Varigotti: the Saracen town
You arrive at Varigotti almost by chance, maybe having remembered some photo or an article in a travel mag. You stroll along the unusually wide beach. You see the edges of the bay in the distance, hemming in the sea. You notice the colour of people’s eyes, their accents, the sound from their stringed instruments: Ligurian, but also slightly alien. Varigotti occupies the narrow space between sea and mountains, but that’s not the only liminal space it occupies.
The water in the bay of Varigotti is abnormally clear; the light is abnormally golden, the air abnormally bright, and the houses abnormally positioned “with their feet in the water”. Low, squat, colourful houses, and – now that I think about it – distinctly Middle-Eastern in style. These are the homes of fishermen, they say; noteworthy because though the Ligurians face out to sea, historically they have always looked more inland. Partly because, as at Varigotti, the sea brought nothing but trouble, in the form of Saracen corsair ships or long-term conquerors, like their hated Genoese neighbours. Such a source of danger was the water that they made their port as much of a refuge as possible, and scampered inland to make a life of earth and stone.
Varigotti’s story is a somewhat confused one. On the one hand, it’s just a small town without claims to nobility, and without any bards who have sung its exploits. On the other hand, it is believed to date back far enough to have been fought over even in Roman times. It variously belonged to the Byzantines, to the Lombards (who, not being sailors, let its precious port fall into disrepair), and to the Saracens, who turned it into a new Mediterranean power player. In fact, such was their impact – so the story goes, but this may just be hearsay – that a certain Moorish timbre remains in the local dialect and accent, and also in the place names, such as Cà dei Mori.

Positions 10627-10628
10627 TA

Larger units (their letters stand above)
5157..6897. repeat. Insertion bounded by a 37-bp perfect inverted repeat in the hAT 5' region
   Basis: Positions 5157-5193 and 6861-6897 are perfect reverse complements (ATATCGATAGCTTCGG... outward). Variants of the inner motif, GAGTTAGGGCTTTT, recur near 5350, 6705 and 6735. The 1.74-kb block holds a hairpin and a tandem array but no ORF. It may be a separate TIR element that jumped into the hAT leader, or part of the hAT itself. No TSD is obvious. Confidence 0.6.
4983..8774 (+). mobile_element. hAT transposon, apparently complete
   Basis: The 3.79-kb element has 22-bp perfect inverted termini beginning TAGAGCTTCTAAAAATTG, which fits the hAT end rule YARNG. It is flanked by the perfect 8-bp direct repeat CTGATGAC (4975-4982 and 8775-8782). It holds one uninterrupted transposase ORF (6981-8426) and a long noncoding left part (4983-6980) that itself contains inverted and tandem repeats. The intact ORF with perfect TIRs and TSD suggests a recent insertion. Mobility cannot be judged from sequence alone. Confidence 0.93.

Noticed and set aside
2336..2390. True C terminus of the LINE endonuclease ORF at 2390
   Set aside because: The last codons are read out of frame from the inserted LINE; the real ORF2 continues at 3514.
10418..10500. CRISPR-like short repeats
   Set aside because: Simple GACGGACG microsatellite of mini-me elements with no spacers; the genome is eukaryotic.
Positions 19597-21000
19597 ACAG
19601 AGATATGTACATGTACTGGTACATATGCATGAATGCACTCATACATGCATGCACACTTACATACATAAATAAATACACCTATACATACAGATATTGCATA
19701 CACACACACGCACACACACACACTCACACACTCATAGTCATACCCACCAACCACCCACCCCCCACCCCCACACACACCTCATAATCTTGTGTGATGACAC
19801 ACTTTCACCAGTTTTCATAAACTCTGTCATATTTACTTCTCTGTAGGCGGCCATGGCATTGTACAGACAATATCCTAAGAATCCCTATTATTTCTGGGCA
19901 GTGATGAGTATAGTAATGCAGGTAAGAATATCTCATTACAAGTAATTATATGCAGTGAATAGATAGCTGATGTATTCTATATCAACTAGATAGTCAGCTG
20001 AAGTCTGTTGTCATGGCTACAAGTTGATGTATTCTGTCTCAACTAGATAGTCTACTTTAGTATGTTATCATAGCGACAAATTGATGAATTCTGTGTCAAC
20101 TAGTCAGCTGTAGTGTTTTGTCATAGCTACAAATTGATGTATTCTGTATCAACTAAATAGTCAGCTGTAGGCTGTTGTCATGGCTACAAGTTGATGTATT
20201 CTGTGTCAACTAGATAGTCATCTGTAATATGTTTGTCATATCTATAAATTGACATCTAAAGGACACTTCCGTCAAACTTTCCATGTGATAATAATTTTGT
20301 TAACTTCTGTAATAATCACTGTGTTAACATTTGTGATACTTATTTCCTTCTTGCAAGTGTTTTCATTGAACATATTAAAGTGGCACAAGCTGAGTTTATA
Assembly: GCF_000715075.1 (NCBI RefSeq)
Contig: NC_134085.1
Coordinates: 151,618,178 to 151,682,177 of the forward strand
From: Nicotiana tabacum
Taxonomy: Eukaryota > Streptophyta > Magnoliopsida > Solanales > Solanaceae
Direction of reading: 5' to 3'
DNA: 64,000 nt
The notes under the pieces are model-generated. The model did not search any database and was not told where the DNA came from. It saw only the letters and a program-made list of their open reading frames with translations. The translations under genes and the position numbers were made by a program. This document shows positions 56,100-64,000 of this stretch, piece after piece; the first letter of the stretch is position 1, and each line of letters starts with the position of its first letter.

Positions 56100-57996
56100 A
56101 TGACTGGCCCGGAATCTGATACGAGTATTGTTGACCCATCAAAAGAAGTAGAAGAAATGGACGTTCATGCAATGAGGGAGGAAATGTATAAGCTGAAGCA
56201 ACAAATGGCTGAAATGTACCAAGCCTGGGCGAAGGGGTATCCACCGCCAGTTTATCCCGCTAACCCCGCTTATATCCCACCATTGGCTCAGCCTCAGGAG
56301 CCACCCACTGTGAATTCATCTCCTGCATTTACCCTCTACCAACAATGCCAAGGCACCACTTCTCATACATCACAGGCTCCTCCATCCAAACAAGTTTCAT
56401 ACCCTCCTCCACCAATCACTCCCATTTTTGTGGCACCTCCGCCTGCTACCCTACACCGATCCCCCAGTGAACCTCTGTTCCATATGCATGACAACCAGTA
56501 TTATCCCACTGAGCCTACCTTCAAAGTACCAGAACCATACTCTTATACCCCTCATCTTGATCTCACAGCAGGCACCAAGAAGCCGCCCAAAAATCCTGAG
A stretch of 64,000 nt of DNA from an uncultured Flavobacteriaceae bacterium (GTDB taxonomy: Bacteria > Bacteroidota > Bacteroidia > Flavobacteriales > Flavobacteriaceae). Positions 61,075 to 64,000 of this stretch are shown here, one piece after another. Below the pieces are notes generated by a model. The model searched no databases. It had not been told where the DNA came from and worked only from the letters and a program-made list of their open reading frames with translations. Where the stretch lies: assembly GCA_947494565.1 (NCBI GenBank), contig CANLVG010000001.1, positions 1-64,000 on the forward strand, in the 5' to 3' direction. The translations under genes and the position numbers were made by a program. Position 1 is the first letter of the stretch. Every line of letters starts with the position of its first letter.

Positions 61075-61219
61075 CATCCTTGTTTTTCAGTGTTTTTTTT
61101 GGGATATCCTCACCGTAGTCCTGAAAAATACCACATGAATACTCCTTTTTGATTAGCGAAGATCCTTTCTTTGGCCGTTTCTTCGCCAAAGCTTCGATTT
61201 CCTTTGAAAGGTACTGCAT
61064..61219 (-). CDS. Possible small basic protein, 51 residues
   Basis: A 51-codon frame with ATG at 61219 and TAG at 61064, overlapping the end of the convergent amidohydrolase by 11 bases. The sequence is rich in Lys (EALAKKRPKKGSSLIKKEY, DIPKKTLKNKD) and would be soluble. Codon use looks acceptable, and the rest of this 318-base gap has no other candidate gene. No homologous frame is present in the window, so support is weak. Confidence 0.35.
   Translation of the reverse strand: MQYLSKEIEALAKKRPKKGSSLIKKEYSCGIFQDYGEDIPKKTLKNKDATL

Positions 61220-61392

In Varigotti, the men fished while the women got a few vegetables out of the land behind the houses on the sand. These houses hardly stand in an orderly line: they’re a jumble of low buildings right at the water’s edge, peppered with pillars and vaulted windows and topped with flat rooves. From a distance, they resemble a caravanserai. And they were called “Saracens”, without objection from anybody, for centuries on centuries.
And in large part, what makes Varigotti unique is its very inconvenience: its difficult, nonsensical streets, its crumpled layout, and the fact that, for all its beauty, it has seen better days. It’s not a place for lightning visits or rowdy groups, nor for big-spending revellers in search of the glittering windows of expensive jewellery brands. It’s not a place for avowed cocktailers, or for those who stay out into the small hours. It’s more a place of balance, where luxury can be found in small, precious quantities. It’s not for those who pride themselves on having everything, the latest essential of the new season, as is almost always the case in vacation resorts. This bluff, introverted town continues to grow naturally, not artificially; it has been spared the horrendous slanted houses that blight most of the Italian riviera. Just stroll along the Varigotti beach one Wednesday in late October, and you will understand.
”Hers is the least beautiful… But children must get used to injustice… and as soon as possible too!”
[From the film “La spiaggia” (1954) by Alberto Lattuada, shot partially in Varigotti. This rather acrid joke from the billionaire Chiastrino, at the moment of awarding Caterina, daughter of the protagonist, first prize in a sandcastle competition].